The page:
On March 1, 1972, the judge of the Catoosa Superior Court entered identical orders on both defendants' motion to dismiss, to-wit: "The motion to dismiss is hereby sustained. The plaintiff is granted leave to amend."
On March 11, 1972, the plaintiffs filed their motion for leave to amend. Both defendants filed responses thereto. The motion came on for hearing and, after receiving evidence, the trial judge entered an order granting the plaintiffs' motion for leave to amend. It is from this order that the defendants appeal. Held:
1. The first question to confront us in the case involves the sufficiency of an affidavit of compliance with Code Ann. 68-802 (Ga. L. 1937, pp. 732, 734, as amended) given by plaintiffs' counsel, rather than plaintiffs themselves.
The code section itself establishes the procedure for service of process under the "Nonresident Motorists Act." This procedure, of its very nature, is technical and lends itself to the skill and expertise of counsel. The procedure prior to the making of the affidavit, is such as would usually be done by counsel, rather than the client. The attorney is the agent of the client for the purpose of the litigation in question. The acts of the attorney, within the scope of his authority, are binding on the client. Whatever is done in the progress of the cause by the attorney, is considered done by the party. The attorney has implied authority to do everything necessary and proper in the regular and orderly conduct of the case, provided his acts affect the remedy only and not the cause of action. See: 7 CJS 850, Attorney & Client, 67; 7 AmJur2d 111, 119, Attorneys at Law, 101, 120. As was stated by the Supreme Court in Dean v. Jackson, 219 Ga. 552 (1) (134 SE2d 601)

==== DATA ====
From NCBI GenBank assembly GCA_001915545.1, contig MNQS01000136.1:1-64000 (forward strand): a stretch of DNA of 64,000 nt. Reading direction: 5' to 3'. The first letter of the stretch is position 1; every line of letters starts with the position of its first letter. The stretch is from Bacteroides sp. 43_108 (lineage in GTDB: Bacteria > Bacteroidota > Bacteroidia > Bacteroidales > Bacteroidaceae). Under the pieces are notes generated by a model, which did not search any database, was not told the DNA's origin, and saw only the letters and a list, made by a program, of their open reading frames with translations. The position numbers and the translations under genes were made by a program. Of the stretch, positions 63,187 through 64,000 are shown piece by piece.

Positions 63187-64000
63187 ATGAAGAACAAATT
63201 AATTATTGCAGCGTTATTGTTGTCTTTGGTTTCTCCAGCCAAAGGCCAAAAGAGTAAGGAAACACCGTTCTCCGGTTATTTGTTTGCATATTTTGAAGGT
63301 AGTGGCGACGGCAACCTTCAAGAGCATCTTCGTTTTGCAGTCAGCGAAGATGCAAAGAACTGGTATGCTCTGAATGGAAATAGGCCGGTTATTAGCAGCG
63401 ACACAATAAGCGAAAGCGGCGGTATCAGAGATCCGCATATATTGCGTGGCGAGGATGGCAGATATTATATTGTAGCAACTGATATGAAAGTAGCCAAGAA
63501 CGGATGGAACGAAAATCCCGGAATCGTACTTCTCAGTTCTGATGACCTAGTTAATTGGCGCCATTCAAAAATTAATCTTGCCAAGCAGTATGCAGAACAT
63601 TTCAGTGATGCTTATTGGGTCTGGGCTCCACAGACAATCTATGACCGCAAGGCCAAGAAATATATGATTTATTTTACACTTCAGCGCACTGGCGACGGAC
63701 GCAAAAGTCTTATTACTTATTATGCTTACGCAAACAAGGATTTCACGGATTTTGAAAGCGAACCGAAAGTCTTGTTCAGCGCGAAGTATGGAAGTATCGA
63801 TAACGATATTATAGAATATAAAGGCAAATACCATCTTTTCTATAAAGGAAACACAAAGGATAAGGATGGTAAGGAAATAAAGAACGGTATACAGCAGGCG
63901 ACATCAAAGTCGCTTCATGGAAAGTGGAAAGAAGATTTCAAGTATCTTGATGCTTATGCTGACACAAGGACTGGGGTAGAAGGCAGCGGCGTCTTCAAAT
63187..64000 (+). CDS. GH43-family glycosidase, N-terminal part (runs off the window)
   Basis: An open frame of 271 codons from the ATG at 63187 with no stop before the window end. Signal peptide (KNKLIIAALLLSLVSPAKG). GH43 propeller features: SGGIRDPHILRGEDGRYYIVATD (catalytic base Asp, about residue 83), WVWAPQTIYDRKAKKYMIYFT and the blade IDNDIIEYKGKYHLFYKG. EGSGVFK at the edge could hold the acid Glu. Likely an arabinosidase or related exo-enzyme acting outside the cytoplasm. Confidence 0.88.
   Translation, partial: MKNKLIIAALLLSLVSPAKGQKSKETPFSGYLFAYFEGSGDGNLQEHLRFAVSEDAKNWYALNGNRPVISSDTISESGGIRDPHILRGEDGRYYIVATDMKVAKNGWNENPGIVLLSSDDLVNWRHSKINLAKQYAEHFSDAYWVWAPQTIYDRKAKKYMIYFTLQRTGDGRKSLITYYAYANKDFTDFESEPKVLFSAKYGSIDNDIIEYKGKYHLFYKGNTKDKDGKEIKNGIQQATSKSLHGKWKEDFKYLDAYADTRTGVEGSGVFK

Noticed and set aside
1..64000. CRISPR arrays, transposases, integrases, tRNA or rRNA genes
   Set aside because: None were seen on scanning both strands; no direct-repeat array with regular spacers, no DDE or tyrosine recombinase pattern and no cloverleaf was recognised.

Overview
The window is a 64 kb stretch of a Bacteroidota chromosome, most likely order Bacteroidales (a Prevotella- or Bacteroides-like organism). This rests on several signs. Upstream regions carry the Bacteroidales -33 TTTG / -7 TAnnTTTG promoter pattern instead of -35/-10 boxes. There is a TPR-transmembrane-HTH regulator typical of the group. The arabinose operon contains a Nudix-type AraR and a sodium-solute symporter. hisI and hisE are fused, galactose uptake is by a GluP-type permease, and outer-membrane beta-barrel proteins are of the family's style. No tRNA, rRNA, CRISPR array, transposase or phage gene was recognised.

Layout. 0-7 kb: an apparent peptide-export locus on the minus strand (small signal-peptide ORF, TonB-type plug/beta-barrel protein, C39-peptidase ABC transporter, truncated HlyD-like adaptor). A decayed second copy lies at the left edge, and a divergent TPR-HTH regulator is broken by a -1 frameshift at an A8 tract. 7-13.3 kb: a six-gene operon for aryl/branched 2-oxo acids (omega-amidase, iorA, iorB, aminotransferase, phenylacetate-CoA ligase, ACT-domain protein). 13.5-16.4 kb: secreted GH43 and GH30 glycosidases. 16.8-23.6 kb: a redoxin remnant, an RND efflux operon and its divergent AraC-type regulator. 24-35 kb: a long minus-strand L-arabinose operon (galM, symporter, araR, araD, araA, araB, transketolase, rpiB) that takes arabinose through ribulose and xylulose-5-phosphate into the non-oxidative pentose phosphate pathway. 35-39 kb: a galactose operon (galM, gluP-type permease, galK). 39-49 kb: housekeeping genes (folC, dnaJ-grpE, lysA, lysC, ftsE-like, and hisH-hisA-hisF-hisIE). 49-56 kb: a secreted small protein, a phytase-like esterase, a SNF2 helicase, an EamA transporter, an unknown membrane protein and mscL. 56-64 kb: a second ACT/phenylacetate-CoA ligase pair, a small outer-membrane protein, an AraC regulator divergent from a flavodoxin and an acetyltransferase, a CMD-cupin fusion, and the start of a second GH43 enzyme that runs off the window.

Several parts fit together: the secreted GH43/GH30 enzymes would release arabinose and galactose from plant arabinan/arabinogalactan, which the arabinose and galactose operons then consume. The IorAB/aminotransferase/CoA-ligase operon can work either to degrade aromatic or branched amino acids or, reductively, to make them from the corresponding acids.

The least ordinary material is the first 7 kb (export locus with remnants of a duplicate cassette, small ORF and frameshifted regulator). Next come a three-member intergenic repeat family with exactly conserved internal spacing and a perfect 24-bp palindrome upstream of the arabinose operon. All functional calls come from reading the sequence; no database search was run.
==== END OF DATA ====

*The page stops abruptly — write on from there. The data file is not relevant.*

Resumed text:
, "The apparent authority of attorneys in any proceeding before the court is plenary so far as the court and the opposing parties are concerned, for necessarily it must be adequate to all the exigencies of litigation. To be agents will such authority is one of the reasons for the existence of the Bar." See also: 7 CJS 898, Attorney & Client, 80.
Indeed this court has specifically held that an agent is competent to make an affidavit or behalf of its principal where he had knowledge which peculiarly qualified him to do so and that an attorney at law is such an agent if the facts rest in his personal knowledge. Coffee v. McCaskey Register Co., 7 Ga. App. 425 (2) (66 SE 1032).
For the foregoing reasons, the affidavit of plaintiffs' counsel was sufficient to show compliance with Code Ann. 68-802.
2. The defendants also urge that the Superior Court of Catoosa County has not acquired jurisdiction over them because (1) neither defendant has signed the return receipt for registered mail from the Secretary of State, and (2) ". . . they have been misnamed in [the] complaint and neither of said defendants have [sic] ever been known as the person or corporation named in said complaint."
In the 3rd, 7th, and 8th defenses of the joint answer, the defendants refer to themselves as "defendant Ernest Locklear (misnamed Lockyear)" and defendant McNair Seed Company (misnamed McNair Transportation Company).